September 24, 2010
I can’t tell you how flattered I am to have been asked by Lynn Pasquerella to say a few words at her inauguration. I am a big fan of inaugurations, since they represent for me an important juncture of tradition and renewal in the life of a college or university, but this invitation is especially important to me because of my fondness for Lynn and how much of a spectacular opportunity this is, both for her and for Mount Holyoke.
Lynn first mentioned to me that she was being recruited to enter the Mount Holyoke search in June of 2009, and for the next five months or so we spoke about the search and about her interest many times. I know how much this meant to her, and I know how thoroughly she prepared herself for the interview process, so I am sure she was more diplomatic than she was when she interviewed for the Hartford provost position with me two and half years ago. After an electric hour or so of discussion, during which I couldn’t believe how perfectly we were connecting, she looked at me and said: “But there is one thing we will not agree on. I know I would make a better Major League Baseball commissioner than you would.”
I was speechless. I am pretty well known around Hartford for wanting to be commissioner myself, and—after all—my doctoral dissertation was one of the earliest treatments of baseball and American culture, and I have written many times subsequently about the sport—both scholarly and popular articles—spoken about it, been quoted on it, and even been a color commentator for minor league games. Who was this woman to say something so challenging?
To rub it in, of course, she took the email address of email@example.com.
Now this is all part of Hartford folklore, but my point in mentioning it is to give you a glimpse into her character. She may strike you at first as charming, caring, even loving, but in her heart she is really, really competitive. Don’t mess with her.
That is clue one about what sort of president you have chosen. Here are just a few more things you can expect.
First, she is a president who will be accessible to everyone—students, staff, faculty, alumni, donors. She simply doesn’t know how to say no to requests, and even more remarkably, she does everything she says she will do. She’ll drive some of her staff crazy with her accessibility, but that’s OK. They’ll learn how to deal with it! She was extremely popular at Hartford because she connected so completely and totally with everyone. Look around you—there are so many Hartford people here today that I imagine our campus is deserted!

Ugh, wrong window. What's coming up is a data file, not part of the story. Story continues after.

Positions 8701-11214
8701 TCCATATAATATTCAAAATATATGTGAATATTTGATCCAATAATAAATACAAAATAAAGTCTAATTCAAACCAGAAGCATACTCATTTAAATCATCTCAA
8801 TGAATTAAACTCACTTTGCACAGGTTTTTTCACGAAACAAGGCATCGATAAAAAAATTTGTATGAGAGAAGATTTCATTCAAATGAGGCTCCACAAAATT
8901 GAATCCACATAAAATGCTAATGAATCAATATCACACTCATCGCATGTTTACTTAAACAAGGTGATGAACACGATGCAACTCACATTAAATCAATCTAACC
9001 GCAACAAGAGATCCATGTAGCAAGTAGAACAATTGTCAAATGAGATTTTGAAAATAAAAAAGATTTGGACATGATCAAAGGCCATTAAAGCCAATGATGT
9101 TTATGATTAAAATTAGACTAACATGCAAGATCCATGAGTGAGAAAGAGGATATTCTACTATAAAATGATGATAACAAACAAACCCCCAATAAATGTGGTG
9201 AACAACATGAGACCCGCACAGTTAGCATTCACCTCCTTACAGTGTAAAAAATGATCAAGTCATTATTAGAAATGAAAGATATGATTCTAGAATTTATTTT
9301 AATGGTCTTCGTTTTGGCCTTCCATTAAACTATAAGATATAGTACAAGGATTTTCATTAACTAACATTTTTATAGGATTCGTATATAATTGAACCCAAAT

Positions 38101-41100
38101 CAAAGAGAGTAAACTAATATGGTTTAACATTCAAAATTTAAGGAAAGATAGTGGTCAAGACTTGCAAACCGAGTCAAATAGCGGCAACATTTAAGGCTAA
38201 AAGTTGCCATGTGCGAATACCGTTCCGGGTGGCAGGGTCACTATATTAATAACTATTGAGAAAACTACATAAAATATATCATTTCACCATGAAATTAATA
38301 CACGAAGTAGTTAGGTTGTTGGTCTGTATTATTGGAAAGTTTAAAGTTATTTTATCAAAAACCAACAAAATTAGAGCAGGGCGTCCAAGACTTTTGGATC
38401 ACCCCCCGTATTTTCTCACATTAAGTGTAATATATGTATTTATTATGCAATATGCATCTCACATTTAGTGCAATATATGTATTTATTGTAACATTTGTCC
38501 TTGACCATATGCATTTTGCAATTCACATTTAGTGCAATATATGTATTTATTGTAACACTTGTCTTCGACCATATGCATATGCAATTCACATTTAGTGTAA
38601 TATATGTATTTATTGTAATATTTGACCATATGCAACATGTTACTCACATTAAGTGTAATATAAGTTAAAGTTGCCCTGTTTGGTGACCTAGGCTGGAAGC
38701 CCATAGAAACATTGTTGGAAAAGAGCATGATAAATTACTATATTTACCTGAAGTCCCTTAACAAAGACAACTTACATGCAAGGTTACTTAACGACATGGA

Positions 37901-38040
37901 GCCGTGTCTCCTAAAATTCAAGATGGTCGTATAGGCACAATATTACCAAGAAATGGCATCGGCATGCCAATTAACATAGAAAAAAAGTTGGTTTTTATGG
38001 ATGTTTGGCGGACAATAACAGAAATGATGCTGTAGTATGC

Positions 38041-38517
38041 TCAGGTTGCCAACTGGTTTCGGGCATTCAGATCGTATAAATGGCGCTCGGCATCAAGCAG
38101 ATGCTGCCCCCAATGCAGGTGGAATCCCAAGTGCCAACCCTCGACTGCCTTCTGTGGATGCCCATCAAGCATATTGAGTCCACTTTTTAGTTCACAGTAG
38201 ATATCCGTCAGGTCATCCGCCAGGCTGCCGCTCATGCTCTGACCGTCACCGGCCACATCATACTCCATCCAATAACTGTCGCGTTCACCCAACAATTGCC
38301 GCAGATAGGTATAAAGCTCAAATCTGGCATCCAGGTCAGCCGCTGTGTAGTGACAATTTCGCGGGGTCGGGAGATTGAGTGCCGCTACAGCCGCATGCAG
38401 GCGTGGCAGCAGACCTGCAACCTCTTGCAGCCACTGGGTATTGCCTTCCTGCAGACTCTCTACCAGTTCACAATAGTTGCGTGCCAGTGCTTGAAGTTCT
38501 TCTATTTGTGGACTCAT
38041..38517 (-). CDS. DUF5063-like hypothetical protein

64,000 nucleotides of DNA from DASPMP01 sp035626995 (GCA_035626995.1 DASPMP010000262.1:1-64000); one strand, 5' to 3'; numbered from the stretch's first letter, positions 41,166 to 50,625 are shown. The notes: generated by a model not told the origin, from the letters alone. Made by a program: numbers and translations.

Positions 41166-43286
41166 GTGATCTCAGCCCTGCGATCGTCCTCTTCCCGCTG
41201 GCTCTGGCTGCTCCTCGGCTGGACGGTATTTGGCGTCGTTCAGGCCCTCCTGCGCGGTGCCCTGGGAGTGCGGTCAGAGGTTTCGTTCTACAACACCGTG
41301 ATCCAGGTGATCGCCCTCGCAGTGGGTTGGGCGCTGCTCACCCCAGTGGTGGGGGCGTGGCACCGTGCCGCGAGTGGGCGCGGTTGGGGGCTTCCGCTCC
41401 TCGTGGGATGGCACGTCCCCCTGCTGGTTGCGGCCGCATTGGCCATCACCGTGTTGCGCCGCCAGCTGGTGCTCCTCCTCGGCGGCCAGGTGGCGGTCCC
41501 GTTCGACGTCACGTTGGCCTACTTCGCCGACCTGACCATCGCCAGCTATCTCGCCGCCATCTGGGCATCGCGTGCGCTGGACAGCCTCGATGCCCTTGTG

Second, she is a person of boundless energy. I have no idea how she did everything she did at the university and still was a loving wife and mother and commuted an hour each way every day. I am sure she will maintain or exceed that level of energy, now having a shorter drive to work.
Third, she is a president who will maintain an active intellectual life and make that an integral part of her presidency. Critics today frequently complain that college presidents spend too much time thinking about fundraising or administration, and not enough time being intellectual leaders. That certainly does not apply to Lynn. Being an intellectual is who she is—and she will be an effective fundraiser and administrator because her intellect will put its stamp on everything she does.
Fourth, she is a president who is committed to all four constituents of a college community: alumni, staff, faculty, and students. That is because she truly values the role that each constituency plays in the life of a college. I especially want to speak to the students for a minute: get ready for her to take an active interest in what you do, from classroom to residence hall to student activities to college sports. Forty-three years ago, when I was a college student myself, I acted in a play at Mount Holyoke. I am pretty sure the president did not come to see us perform. But if you are working on a play this year, you had better expect her there. She will throw herself into the life of the college.
Fifth, and finally, as you can see from the theme of this inauguration, she is a person most especially characterized by her strong sense of social justice. At the very center of this sense of social justice is her commitment to women’s education. But even though she has very definite ideas about these issues, she welcomes—indeed, invites—disagreement and discussion. (Lord knows, she and I have had enough of these discussions ourselves.)
And she will do this with a flare. After all, she is the only college president who really, truly believes that rooting for the Red Sox is an expression of the Common Good!
(Note: This printed text may vary from the speech delivered.)